Station 1–bone density. You stick your foot in a machine and then the nurse clucks her tongue and tells you you lack calcium. She tells everyone this.
Station 2–height and weight and blood pressure. Blood pressure is automated. You stick your arm in this hole and then it kicks to life, clamping down on your arm like you’re never going to get it back.
Station 3–eye test.
Station 4–another different eye test.
Station 5–ear test. An old Chinese doctor sticks this thing into your ear then peers into it then grunts.
Station 6–anal invasion. I wasn’t ready for this one to say the least. Another different old Chinese doctor sticks a finger in your asshole and keeps it there for a second while laughing. This guy’s job is to stick his finger in people’s asses all day long all week long all year long. A career of assholes. A lifetime of assholes. That’s something to think about.
Station 7–ECG. They make you strip and lay down then rub cold weird goo on you and attach some suction cups which are connected by wires to something that looks like a car battery.
Station 8–your innards. More laying down and more cold weird goo and some old Chinese lady doctor runs a probe all over your midsection while watching the results on TV. She tells me I have a small stone and that I should drink more water. She shows me a black and white ultrasound image of my intestines. They look like large white worms nesting.
Station 9–x-ray. The tech stays in the room with me. Is that normal?
Station 10–lungs. Doctor puts the stethoscope to your chest in ten different places and listens intently. For what?
Station 11–piss. You get a ridiculously small cup and a flimsy plastic thingy from the attendant who is set up right outside the can. Chicks to the right, dudes to the left. Afterwards you line up to hand him your piss and hope he labels it properly. There is something existentially challenging about standing in line with men and women who are all holding samples of their own piss. You realize: there is no more magic in the world.
Station 12–”healthy breakfast.” Your last stop yields a cup of dounai, an orange and choice of a croissant wrapped in plastic or a huge mantou.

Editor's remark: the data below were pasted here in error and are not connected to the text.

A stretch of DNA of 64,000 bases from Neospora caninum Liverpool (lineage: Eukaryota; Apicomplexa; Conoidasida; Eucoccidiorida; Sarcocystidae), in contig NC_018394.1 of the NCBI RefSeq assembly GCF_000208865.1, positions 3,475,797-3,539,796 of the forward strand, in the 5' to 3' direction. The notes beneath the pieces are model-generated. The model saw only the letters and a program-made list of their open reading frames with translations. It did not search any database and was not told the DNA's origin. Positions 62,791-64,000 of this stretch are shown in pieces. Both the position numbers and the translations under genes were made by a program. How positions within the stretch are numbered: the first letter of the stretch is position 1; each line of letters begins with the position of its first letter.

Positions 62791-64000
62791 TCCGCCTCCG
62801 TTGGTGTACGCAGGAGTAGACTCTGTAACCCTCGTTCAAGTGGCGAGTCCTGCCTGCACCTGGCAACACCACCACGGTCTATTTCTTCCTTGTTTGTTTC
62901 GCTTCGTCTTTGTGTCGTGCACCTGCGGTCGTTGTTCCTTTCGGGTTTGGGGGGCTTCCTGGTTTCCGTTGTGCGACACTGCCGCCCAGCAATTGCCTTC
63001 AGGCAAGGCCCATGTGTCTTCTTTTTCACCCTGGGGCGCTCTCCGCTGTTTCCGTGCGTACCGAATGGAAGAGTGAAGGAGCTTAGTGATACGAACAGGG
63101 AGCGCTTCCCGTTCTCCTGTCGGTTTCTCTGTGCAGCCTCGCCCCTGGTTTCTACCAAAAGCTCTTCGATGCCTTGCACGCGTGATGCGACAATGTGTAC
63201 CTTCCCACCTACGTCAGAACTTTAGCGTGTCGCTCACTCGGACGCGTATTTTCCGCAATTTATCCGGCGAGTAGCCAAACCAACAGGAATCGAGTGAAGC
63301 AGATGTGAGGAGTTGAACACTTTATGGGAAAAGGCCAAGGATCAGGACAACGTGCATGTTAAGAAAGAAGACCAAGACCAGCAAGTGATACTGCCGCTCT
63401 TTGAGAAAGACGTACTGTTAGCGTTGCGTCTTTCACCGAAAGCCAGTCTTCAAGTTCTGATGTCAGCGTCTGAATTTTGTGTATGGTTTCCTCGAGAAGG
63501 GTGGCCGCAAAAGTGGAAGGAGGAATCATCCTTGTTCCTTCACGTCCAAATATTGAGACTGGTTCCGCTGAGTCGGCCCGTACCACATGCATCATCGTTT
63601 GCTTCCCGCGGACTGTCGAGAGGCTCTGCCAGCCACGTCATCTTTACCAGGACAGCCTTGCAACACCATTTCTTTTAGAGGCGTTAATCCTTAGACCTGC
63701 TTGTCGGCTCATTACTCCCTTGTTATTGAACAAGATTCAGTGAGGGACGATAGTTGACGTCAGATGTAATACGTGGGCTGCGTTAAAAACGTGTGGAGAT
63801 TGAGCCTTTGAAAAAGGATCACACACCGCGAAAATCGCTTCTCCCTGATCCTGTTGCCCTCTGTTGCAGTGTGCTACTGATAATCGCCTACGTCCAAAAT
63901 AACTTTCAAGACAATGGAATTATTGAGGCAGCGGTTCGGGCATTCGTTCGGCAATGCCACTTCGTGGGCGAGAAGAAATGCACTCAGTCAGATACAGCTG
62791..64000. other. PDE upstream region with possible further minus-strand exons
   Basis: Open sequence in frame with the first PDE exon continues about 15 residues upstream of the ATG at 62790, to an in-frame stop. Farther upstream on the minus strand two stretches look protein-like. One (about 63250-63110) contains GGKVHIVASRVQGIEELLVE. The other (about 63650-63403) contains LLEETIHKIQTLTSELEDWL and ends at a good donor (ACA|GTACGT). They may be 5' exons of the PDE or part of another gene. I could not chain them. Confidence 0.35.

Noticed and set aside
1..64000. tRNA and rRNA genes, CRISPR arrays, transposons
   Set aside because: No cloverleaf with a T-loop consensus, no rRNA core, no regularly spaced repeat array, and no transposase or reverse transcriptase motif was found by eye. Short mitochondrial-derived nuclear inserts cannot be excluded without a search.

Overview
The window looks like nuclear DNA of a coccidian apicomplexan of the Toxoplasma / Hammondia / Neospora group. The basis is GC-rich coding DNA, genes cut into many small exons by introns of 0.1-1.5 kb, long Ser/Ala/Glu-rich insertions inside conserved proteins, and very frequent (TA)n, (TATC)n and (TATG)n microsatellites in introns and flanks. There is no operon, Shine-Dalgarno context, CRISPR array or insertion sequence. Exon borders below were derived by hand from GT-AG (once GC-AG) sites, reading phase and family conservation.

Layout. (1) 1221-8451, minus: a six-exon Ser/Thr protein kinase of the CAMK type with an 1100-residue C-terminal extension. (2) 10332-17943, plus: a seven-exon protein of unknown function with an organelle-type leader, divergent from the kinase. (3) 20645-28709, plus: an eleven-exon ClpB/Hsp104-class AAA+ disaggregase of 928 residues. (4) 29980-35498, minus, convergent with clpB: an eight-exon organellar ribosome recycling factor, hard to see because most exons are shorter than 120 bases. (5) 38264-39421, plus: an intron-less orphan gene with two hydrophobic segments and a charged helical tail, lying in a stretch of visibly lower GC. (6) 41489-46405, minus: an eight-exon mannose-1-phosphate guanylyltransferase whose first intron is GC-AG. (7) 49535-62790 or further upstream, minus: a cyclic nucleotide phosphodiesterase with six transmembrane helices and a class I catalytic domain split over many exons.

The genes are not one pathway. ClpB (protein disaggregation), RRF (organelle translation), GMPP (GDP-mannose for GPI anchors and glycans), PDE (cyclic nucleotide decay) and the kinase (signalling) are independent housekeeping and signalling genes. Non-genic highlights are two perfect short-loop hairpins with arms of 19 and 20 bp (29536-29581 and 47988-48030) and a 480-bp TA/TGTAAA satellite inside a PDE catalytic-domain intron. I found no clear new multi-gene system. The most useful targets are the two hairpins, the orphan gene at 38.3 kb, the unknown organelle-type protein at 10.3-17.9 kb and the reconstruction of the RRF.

What really interested me about the whole experience, though, was how egalitarian it was. There were people from all walks of life, from all economic classes. There was the guy getting blood drawn next to me who was yakking into his cell phone–”Sell! Buy! Tai guile! Buxing! Zaishuo! Zai Yiyuan! Tijian!”–while the nurse extracted two vials of blood from him. While waiting for the eye station I sat next to a person in the uniform of a city sanitation worker. For a moment I thought it was a clinic ayi until her number was called and she went into the little exam room. The only other foreigner I saw was an Indian guy.
While waiting for another exam I saw an older Chinese man, looked like a peasant in from the countryside, face coppered by the sun, wrinkles around the corners of the eyes from squinting all the time, maybe 50 or 60 years old. He had no idea where to go next or what to do. He still had on his winter coat. Two nurses were helping him figure things out. As they did he absently fingered the zipper of his coat, moving it up and down. It suddenly came off in his hand. He didn’t miss a beat, just dropped it inconspicuously onto the floor and pushed it aside with his foot. For some reason I felt great sadness in that.
But that’s what it is–the great Communist melting pot. The laoban, the secretary, the sales guy, the hot marketing chick, the random foreigner all thrown together, reduced to a clipboard and set of numbers, prodded by nurses, lectured by old lady doctors, our asses violated one at a time.